"The public has spoken: save our forests for future generations. At the U.S. Forest Service, that means taking a more holistic view of America's woodlands-their past as well as their present. Enter archeology."
Sandra Jo Forney
The public has spoken: save our forests for future generations. At the U.S. Forest Service, that means taking a more holistic view of America's woodlands—their past as well as their present. Enter archeology.
The Forest Service eastern region is using archeology as part of a larger plan that recognizes the complexity and interconnections of all the resources in the national forests. This strategy encourages collaborations among biologists, silviculturists, and archeologists, who in the past may have focused only on their own discipline.
With this initiative, archeologists not only reconstruct and interpret how people shaped past ecosystems, but also look at how this information can help restore and sustain them in the future. Although this applied approach is not new to the discipline, it is quite an innovation at the Forest Service. Traditionally, the archeologist's job was to ensure that projects that could potentially destroy sites, such as road building, followed the myriad federal preservation laws and regulations passed to protect them. The new approach, however, integrates archeology and other heritage programs directly into land and resource management. No longer are they seen as encumbrances to projects, put there to ensure compliance with the law, but as an integral part of them.
The initiative provides the opportunity to search out the non-anthropological uses of archeological data, applying the principles of the discipline to purposes that are neither pure research nor compliance-oriented. The basic premise is that the archeological record, by offering evidence of what people did in the past, can benefit other areas of science—as well as help resolve land and resource issues. Even if the original composition of a forest is long gone, archeologists can often detect evidence of it in the sites and artifacts that remain.
A major objective of this initiative is to promote a closer working relationship between natural resource specialists and archeologists, historians, ethnographers, and related professionals, who sometimes hold the key to reproducing, restoring, and sustaining the ecological conditions of the past. Many land managers, ecologists, and biological scientists—discounting the fact that people have shaped ecosystems for millennia—imagine they are working with pristine environments untouched by the human hand. In fact, forests are both artifact and habitat.
Several projects are underway that should prove instructive for managing environments in the future.
Studies of early logging—of its methods, techniques, and associated archeological features—have been useful in determining the industry's impact on terrestrial as well as aquatic environments. At northwestern Pennsylvania's Allegheny National Forest, biologists, silviculturists, foresters, and botanists are looking to archeologists and related professionals to study the effect of the turn-of-the-century railroad era on today's forest cover. Archeologists are examining vegetational change and ecosystem response over the last century, which—together with historic documents—suggest that the modern forest's roots are intertwined with the era's timber harvesting practices, rail logging lines, and wood chemical factories. Such studies are proving their worth as well when it comes to restoring lost landscapes.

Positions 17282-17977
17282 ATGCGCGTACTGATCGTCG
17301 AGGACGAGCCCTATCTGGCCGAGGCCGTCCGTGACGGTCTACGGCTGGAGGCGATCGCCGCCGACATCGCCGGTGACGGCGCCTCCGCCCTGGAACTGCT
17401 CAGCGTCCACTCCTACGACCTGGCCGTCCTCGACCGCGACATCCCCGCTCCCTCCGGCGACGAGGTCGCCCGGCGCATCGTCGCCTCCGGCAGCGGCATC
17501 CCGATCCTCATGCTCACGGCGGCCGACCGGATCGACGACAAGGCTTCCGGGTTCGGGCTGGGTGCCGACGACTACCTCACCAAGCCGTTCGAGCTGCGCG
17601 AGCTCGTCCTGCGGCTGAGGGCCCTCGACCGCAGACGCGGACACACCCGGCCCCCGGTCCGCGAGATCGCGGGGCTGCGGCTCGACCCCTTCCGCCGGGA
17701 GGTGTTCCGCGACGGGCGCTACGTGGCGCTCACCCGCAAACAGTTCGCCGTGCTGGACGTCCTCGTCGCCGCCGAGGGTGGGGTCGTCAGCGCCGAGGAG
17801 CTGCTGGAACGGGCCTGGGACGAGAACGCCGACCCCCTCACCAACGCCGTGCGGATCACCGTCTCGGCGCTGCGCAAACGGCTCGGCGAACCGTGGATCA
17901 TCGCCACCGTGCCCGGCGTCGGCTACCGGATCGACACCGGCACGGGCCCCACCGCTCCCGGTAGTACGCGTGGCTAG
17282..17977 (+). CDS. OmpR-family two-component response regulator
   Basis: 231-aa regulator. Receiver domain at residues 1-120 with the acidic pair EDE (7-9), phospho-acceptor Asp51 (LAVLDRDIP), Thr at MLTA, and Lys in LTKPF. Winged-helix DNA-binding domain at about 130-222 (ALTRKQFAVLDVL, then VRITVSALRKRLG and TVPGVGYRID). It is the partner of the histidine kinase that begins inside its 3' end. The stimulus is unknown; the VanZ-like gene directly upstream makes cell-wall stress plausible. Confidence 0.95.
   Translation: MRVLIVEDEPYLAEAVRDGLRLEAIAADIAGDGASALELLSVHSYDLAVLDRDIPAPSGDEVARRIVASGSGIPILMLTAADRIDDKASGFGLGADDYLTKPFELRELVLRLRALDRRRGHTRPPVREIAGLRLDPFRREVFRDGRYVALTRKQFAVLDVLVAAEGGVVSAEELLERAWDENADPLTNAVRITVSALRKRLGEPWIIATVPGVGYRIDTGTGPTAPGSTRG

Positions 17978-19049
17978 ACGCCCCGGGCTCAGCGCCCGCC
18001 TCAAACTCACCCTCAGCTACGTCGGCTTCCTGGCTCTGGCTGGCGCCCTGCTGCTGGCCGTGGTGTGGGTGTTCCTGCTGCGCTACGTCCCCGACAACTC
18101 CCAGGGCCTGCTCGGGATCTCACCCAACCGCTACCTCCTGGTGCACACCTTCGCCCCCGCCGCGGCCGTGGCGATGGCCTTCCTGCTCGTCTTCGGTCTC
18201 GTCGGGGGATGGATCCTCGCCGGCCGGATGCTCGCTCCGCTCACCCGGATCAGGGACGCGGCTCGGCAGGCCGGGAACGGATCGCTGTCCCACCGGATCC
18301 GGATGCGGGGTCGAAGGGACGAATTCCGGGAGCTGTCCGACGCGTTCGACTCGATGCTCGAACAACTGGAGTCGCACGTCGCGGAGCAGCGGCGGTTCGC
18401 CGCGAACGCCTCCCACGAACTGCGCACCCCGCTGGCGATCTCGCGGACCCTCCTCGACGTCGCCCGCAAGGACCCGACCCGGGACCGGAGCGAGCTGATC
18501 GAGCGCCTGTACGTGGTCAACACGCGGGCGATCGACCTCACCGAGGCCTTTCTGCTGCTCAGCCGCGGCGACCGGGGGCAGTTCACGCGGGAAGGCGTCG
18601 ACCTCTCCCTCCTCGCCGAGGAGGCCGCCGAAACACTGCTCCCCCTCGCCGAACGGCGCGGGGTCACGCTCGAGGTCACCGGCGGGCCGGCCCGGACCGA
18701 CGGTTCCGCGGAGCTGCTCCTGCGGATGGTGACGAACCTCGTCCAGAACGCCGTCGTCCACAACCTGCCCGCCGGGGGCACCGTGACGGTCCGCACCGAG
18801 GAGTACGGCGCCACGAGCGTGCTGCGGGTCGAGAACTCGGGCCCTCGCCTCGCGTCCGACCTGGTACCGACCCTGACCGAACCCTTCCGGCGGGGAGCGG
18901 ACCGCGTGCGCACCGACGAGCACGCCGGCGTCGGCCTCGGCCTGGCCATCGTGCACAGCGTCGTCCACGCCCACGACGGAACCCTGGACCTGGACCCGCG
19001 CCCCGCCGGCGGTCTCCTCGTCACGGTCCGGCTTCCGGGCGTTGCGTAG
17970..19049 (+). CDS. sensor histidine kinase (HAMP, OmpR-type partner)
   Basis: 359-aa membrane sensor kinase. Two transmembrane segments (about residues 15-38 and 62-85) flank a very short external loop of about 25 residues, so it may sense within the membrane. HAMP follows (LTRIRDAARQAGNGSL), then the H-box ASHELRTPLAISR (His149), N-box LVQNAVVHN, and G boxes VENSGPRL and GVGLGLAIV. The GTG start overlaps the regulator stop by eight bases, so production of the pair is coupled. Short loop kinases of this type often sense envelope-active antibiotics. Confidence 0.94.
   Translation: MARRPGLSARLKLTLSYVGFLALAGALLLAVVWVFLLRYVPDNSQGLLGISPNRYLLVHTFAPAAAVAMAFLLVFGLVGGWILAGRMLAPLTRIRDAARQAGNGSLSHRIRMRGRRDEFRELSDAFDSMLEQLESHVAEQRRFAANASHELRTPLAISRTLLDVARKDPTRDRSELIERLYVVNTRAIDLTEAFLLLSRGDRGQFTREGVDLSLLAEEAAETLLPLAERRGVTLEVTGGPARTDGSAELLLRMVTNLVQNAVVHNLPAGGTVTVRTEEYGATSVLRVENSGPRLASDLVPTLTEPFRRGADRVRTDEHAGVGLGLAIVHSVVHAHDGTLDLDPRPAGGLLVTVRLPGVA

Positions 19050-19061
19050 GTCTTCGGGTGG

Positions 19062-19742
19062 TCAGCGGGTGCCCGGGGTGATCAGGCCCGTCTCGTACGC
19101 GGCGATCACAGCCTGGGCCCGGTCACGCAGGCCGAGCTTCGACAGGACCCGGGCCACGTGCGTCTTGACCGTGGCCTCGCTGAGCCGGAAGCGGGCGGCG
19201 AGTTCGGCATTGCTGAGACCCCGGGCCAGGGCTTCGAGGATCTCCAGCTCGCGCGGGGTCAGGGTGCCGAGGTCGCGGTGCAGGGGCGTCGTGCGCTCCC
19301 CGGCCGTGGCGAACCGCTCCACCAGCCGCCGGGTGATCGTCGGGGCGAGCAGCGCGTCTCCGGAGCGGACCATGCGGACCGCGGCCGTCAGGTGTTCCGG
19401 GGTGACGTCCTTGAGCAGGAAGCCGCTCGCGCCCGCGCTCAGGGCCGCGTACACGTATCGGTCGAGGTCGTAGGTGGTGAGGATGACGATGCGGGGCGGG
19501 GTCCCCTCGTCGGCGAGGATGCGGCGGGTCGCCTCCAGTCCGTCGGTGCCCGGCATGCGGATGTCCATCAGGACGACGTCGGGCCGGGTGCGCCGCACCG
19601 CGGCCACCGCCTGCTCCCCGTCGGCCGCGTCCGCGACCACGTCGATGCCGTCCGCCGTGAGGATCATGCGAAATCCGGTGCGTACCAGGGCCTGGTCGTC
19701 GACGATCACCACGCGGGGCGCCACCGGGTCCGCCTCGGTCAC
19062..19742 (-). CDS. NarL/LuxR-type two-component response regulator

Zooarcheology has played a role in restoring and protecting threatened, endangered, and sensitive species. The archeological record yields information on the evolution of species, including their past abundance, relationship with sources of food, competition with other animals, and the effects of changes in climate and water temperature. "Eco-archeological" analysis of plant remains are also useful to wildlife biologists tracking changes in habitats and species diversity.
Hydrologists and fisheries biologists are using archeological evidence in restoring streams and reintroducing species. The recovery of fish remains from archeological contexts is proving invaluable in analyzing past fish distributions, species displacement, catastrophic events, and—in conjunction with knowledge of current natural events—are helping explain long- and short-term trends.
At Horseshoe Bay in northern Minnesota's Chippewa National Forest, archeologists have analyzed approximately 200,000 fish bones, otoliths, and scales recovered from trading post structures dating from 1820 to 1860. This data, coupled with information from trader's journals and historic documents, provides a vivid picture of the abundance and diversity of species before the arrival of the fish harvesting industry. Fisheries biologists and archeologists are comparing this information with survey data from the modern era—1950 to 1990—to draft a plan for managing the region's current aquatic resources.
Cultural and archeological remains are more than the evidence people left on a landscape. They are the expressions of their interaction with that landscape. An historical record, if you will, of the dynamic and complex nature of ecosystems.
The Forest Service, by teaming its specialists in natural and cultural programs, recognizes that fact. It is a strategy that should serve the agency well in managing the nation's forest now and into the future.
For more information, contact Sandra Jo Forney, Regional Archeologist, U.S. Forest Service, Eastern Region, 310 W. Wisconsin Avenue, Milwaukee, WI 53203, (414) 297-3656.